T(w)eens and Unhelpful Thinking Traps

Updated: Dec 5, 2018

Help! I Gave Birth to Eeyore!

I’ve always thought of myself as a positive, glass half full kind of person. But somehow, my child grew into Mr. Dark Cloud who forever sees the negative side of things! Lucky for him, I’m the mum who believes that these character traits are not fixed in stone. Just like I can help him learn how to add fractions with unlike denominators - I can give him the tools to reframe his thinking.


He - like all kids - Gets Stuck in Thinking Traps

This is where Merrell’s Strong Kids © program and something they call “thinking traps” comes in to the picture. A thinking trap (or – to use psychology terms - “cognitive distortion”) is any time a person gets stuck in a frame of reference that isn’t particularly helpful or accurate. My growing Eeyore isn’t alone in his doomsday thoughts. A lot of kids (and adults!) suffer from cognitive distortion. The awesome thing is that Strong Kids © puts it into language that kids can relate to.

Naming His Thinking TrapsPutting a name to my son’s Thinking Traps was the first step in helping him reframe his thinking. He now knows that he often exhibits “magnifying glass” thinking, meaning that he makes a way bigger deal about things than they really deserve. Like that time his meal at the restaurant was a bit too small to be satisfying and he made everyone feel that he had been starved.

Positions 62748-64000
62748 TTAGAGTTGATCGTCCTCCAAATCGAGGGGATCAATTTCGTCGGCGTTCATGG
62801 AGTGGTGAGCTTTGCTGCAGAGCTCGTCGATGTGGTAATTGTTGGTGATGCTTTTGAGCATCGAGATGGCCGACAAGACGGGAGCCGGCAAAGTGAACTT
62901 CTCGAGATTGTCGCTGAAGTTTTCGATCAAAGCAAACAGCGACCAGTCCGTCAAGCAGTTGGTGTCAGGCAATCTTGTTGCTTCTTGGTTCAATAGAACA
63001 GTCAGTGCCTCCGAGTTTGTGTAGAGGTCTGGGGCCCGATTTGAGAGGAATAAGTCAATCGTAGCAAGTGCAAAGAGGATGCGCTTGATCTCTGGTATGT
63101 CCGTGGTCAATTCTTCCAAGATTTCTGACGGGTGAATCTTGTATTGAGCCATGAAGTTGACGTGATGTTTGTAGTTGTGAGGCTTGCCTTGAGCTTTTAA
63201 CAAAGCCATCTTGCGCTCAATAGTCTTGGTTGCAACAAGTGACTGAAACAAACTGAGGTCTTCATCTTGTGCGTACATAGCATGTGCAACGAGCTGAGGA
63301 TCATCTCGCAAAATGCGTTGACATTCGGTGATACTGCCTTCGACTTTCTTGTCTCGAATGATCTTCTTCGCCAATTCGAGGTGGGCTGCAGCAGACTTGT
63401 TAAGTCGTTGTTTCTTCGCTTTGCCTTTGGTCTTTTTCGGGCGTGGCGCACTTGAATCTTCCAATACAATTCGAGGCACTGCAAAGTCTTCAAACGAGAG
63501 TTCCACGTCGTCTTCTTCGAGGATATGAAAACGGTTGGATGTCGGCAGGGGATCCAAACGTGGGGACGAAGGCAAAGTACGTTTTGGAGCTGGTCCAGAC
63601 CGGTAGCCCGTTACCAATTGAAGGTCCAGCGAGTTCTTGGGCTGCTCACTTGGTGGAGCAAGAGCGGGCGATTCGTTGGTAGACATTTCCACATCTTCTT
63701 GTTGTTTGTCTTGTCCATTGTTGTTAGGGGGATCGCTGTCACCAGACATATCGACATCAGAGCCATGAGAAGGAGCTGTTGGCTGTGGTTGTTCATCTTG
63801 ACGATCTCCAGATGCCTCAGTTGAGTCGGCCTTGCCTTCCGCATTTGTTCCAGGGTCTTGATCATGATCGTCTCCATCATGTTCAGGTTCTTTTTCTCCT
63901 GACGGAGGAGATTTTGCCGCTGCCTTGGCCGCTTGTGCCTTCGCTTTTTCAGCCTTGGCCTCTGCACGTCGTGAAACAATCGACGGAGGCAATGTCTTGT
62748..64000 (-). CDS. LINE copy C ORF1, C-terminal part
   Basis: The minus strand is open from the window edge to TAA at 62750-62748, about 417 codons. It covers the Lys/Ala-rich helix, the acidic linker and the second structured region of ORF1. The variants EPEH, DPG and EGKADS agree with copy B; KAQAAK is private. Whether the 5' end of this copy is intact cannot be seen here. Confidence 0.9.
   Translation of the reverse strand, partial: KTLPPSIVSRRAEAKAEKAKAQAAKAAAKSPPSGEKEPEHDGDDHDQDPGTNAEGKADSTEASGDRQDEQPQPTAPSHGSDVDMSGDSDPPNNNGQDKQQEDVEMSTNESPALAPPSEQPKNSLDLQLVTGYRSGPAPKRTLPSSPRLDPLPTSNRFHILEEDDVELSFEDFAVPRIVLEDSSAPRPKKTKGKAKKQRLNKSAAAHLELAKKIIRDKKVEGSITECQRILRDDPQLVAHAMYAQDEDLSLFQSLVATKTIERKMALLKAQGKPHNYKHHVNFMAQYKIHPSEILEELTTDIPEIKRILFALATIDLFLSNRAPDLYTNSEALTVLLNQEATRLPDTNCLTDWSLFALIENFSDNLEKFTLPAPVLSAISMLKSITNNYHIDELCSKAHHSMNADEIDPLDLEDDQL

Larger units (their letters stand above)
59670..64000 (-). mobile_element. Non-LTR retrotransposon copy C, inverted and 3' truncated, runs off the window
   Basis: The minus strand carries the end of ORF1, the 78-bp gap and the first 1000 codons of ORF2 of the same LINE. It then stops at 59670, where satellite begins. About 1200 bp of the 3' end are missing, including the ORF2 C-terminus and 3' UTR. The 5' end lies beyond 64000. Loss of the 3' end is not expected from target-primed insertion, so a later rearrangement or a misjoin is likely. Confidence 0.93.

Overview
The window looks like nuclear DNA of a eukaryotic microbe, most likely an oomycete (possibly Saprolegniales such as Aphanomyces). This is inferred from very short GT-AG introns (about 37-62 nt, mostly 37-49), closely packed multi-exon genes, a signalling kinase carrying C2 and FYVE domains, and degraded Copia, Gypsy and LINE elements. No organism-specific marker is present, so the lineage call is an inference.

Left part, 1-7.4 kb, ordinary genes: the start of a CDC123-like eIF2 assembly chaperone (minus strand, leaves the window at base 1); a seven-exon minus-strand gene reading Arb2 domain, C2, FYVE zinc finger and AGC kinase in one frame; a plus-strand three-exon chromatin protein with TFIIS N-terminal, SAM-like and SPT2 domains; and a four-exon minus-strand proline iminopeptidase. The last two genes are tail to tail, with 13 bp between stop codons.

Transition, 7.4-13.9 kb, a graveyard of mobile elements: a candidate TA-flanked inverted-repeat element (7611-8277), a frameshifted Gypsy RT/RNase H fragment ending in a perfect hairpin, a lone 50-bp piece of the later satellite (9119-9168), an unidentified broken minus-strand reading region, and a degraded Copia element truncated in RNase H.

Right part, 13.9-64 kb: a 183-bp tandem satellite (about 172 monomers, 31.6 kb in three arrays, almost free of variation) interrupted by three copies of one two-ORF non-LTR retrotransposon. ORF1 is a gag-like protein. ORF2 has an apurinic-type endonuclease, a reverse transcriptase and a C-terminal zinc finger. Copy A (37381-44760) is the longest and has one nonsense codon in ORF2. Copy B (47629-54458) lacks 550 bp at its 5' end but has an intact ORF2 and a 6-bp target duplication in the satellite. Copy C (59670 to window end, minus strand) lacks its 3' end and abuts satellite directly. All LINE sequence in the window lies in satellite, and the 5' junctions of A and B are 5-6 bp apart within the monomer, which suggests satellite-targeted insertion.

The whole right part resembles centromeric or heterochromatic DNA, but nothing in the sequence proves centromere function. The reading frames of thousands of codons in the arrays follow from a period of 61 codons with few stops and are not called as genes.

He also knows that he has a tendency to “blame game” – holding someone else responsible for things that are really on him; like when he claims it’s his friend’s fault that he doesn’t finish his own class work. He also loves to spot his friends’ - like Black and White Thinking (thinking: you're either awesome or you suck!) and Fortune Telling (predicting the future without real evidence).

Knowing his strongest thinking traps (Strong Kids identifies the 8 most common thinking traps that kids suffer from) was the first step in finding his way out of them. From there, we’ve used cognitive reframing strategies to help him re-evaluate his thinking.

Now, I’m not going to lie and say that this method has turned my Eeyore into Suzy Sunshine. He still falls into a variety of thinking traps, but his ability to be more self-aware and more quickly move away from this unhelpful framing have truly allowed him to be less anxious and happier overall, which is - afterall - what all of us parents want for our kids. Right?



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